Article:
Scientists described evidence that natural substances extracted from unroasted coffee beans can help control the elevated blood sugar levels and body weight that underpin type 2 diabetes. Their presentation on chlorogenic acids― widely available as a dietary supplement was part of the 245th National Meeting and Exposition of the American Chemical Society (ACS).
In a discovery suggesting that odors may have a far more important role in life than previously believed, scientists have found that heart, blood, lung and other cells in the body have the same receptors for sensing odors that exist in the nose.
A Phase 2 clinical trial, described this week in the Journal of Clinical Oncology, tested a new protocol for treating a relatively rare form of brain cancer, primary CNS lymphoma, that may change the standard of care for this disease, according to doctors who led the research.
A new study offers insights into how the nervous system processes hot and cold temperatures. The research found an interaction between the neural circuits that detect hot and cold stimuli: Cold perception is enhanced when nerve circuitry for heat is inactivated.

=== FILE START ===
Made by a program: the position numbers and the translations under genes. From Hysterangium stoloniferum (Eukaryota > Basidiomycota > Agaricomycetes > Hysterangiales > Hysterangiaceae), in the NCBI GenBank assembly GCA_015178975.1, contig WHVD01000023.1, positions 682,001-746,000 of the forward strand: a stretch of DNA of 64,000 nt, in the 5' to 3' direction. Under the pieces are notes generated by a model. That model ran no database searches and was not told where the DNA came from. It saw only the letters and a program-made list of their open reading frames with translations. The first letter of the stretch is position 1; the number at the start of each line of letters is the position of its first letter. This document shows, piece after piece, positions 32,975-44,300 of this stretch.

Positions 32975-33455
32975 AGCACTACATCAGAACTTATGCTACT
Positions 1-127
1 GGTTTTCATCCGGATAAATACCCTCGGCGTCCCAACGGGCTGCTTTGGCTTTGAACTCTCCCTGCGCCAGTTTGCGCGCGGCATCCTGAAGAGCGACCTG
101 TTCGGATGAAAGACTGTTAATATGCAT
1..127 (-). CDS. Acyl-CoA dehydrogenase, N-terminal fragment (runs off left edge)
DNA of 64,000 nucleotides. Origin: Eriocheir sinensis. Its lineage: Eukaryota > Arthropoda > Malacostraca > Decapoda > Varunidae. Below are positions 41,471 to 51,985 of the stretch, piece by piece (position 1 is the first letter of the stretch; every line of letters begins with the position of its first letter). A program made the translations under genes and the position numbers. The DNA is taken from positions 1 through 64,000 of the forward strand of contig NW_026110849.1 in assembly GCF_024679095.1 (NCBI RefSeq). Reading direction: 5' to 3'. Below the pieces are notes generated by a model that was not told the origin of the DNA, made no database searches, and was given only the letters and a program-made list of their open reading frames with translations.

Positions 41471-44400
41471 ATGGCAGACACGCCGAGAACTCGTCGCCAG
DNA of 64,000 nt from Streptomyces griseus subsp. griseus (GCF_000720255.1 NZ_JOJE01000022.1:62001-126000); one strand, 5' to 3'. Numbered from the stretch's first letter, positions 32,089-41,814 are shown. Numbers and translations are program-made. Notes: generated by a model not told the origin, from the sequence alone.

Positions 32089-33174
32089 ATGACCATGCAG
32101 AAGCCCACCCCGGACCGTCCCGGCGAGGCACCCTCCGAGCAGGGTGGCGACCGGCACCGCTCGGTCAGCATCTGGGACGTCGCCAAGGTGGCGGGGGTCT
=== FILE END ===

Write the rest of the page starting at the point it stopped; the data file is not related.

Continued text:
The biggest thing in operating rooms these days is a million-dollar, multi-armed robot named da Vinci, used in nearly 400,000 surgeries nationwide last year- triple the number just four years earlier. But now the high-tech helper is under scrutiny over reports of problems, including several deaths that may be linked with it and the high cost of using the robotic system.
Talk about a comeback: A treatment pulled off the market 30 years ago has won Food and Drug Administration approval again as the only drug specifically designated to treat morning sickness. That long-ago safety scare, prompted by hundreds of lawsuits claiming birth defects, proved to be a false alarm.
The need to distinguish between normal cells and tumor cells is a feature that has been long sought for most types of cancer drugs. Tumor antigens, unique proteins on the surface of a tumor, are potential targets for a normal immune response against cancer.
Researchers have uncovered the gene at the root of a human blood group that has remained a mystery for the past 60 years. They showed that a genetic deletion on this gene is responsible for the lack of this blood group in some people. With the discovery of the gene behind the Vel blood group, medical scientists can now develop a more reliable DNA test to identify people who lack this group.